A to Z: Rash, Diaper
More to Know
The rash usually occurs because the skin is irritated by soiled diapers that are left on for too long; friction from the diaper; or the use of certain brands of detergent, soaps, or baby wipes on sensitive skin. The plastic that prevents diapers from leaking also prevents air circulation, thus creating a warm, moist environment where rashes and fungi can thrive.
Also, the introduction of new foods can change the content and frequency of a baby's feces (poop), which can sometimes lead to a diaper rash. And diarrhea can make a diaper rash worse.
Diaper rash that lasts for more than a few days, even with changes to the diapering routine, might be caused by a yeast called Candida albicans (a type of fungus). This form of the rash is usually red, slightly raised, and has small red dots extending beyond the main part of the rash. It often starts in the creases of skin and can spread to skin on the front and back of the baby. Antibiotics given to a baby or a breastfeeding mom can lead to a yeast infection by killing off the "good" bacteria that keep the Candida from growing.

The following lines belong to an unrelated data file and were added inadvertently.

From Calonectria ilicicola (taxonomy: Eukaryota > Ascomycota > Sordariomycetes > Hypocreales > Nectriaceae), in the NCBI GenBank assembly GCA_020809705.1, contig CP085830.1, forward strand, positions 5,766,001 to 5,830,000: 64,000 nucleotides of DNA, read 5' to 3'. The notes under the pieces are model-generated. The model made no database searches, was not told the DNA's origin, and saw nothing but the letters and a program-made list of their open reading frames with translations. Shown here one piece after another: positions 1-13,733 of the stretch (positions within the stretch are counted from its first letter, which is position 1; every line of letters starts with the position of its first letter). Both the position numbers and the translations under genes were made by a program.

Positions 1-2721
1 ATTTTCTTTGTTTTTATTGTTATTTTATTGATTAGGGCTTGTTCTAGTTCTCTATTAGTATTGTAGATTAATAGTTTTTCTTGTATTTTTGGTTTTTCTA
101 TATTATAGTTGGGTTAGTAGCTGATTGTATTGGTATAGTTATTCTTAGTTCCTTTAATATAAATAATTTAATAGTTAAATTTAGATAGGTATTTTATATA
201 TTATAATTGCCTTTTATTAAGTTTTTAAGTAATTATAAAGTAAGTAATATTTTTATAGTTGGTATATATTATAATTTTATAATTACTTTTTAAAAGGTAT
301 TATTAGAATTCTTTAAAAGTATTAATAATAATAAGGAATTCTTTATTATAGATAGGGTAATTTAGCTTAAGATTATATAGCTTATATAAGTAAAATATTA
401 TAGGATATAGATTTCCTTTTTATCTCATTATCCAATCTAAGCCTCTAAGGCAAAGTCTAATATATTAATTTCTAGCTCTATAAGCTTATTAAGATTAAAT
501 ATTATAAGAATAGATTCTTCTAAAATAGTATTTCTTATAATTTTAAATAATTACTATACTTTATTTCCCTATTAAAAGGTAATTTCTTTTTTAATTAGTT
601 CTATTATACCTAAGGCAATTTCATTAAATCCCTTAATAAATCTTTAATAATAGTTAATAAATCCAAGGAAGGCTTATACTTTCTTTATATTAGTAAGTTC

Keep in Mind
The best way to prevent diaper rash is by keeping a baby's skin as dry and clean as possible and changing diapers often so that feces and urine won't irritate the skin.
If the rash persists or gets worse, or if sores appear on the baby's skin, call your doctor. You should also seek medical care if the rash is associated with fever, pus drains from the rash, or your baby is irritable.
All A to Z dictionary entries are regularly reviewed by KidsHealth medical experts.
Note: All information is for educational purposes only. For specific medical advice, diagnoses, and treatment, consult your doctor.
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